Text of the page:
Cellular Bases of Learning and Memory

Cellular Bases of Learning and Memory

MPC 001 Solved Assignment 2021-22 Free It is believed that neurodegenerative diseases, like Alzheimer's and Parkinson’s, result from cell death; however, it is unknown how or why cell death occurs. One potential cause are a family of proteins called molecular motors, that fail to function in the transportation of replacement components and nutrients. Dr. George Langford, Distinguished Professor of Neuroscience and Professor of Biology at Syracuse University, is interested in the cellular basis of learning and memory. By studying the way in which information is stored in the brain -- particularly the role of molecular motors -- Dr.

MPC 001 Solved Assignment 2021-22 Free Langford is working to understand the molecular mechanisms responsible for neurodegeneration. Through the understanding of such mechanisms, Dr. Langford and his team hope to lead to the discovery of new drug targets that could be useful in preventing neurodegenerative disease as well as candidiasis. Thus, his work is inspired by the hope that someday it may be possible to unravel the dynamic changes of the synapse in order to treat patients with memory loss or other symptoms associated with neurodegenerative diseases.

MPC 001 Solved Assignment 2021-22 Free Dr. Langford’s expertise in the proteins of the cytoskeleton, or the transportation system in the nerve cells, has allowed him to observe dynamic changes in living cells in a novel and exciting way. His cutting-edge super resolution imaging techniques allow him to visualize molecular motors and the cargo they carry, the changing shapes of the cell, and the movements of the cell. With close collaborations with colleagues in Germany, at the Marine Biological Laboratory, and at the University of California, San Francisco, Dr. Langford and his team are making advances in our current understanding of how neurodegenerative diseases work at a molecular level.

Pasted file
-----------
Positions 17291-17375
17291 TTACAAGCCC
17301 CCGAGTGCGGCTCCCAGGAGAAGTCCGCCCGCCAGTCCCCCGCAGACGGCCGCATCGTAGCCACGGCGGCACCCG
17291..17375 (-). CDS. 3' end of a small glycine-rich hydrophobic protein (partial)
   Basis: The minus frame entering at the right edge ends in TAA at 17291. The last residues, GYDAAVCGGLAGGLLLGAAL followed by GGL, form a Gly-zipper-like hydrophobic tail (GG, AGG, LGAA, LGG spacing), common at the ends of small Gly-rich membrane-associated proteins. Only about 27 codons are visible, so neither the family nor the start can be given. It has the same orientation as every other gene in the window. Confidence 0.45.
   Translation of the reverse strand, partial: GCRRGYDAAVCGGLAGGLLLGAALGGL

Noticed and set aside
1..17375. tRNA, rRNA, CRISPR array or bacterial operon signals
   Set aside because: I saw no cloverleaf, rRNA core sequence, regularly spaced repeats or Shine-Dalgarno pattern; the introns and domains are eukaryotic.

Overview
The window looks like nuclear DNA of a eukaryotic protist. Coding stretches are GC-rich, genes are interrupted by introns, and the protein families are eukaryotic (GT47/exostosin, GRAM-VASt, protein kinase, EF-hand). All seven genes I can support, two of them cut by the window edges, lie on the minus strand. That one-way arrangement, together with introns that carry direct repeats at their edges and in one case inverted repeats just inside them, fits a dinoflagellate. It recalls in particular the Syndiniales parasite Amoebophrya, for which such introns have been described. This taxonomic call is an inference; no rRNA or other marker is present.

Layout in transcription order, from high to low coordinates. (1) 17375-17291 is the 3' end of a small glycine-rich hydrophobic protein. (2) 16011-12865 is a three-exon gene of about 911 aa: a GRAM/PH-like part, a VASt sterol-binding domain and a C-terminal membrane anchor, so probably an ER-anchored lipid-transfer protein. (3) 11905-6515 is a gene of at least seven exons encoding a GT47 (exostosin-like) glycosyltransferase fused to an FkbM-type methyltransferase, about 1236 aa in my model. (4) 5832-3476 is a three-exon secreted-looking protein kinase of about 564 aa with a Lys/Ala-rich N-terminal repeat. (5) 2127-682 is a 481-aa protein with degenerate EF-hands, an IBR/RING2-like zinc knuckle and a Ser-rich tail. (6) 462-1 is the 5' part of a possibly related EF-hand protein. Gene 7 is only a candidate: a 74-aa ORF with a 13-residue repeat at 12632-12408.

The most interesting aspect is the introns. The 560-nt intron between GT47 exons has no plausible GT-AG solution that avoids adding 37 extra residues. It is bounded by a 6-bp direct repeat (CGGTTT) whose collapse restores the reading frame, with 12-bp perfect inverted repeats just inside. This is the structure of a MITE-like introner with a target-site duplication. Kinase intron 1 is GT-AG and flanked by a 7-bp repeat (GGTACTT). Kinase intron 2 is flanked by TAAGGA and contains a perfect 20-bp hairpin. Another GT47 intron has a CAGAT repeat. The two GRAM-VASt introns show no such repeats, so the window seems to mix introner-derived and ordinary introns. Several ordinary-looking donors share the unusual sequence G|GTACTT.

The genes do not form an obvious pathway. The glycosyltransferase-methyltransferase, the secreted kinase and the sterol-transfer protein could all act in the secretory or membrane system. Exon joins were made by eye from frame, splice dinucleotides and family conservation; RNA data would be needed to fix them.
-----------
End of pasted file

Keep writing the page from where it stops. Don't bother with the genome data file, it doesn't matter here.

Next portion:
MPC 001 Solved Assignment 2021-22 Free In addition to the quality of his research, Dr. Langford also has dedicated his professional career to promoting diversity in the sciences. He actively supports and mentors underrepresented minority students in his laboratory and works on programs that increase opportunity for aspiring researchers, especially for those underrepresented in the biomedical sciences. Neurodegenerative Disease: Dr. Langford’s efforts to understand how to prevent the loss of function of molecular motors is a step towards finding cures for neurodegenerative diseases like Alzheimer’s and Parkinson’s disease. Primarily, he studies the cytoskeleton and mechanisms of transport of organelles and vesicles in nerve cells. In fact, his collaborators and Dr. Langford discovered the actin-dependent component of vesicle 12 | P a g e transport in nerve cells and were the first to propose the dual filament model of transport. His basic research has thus played a role in paradigm shifting discoveries for cell biology and neuroscience.

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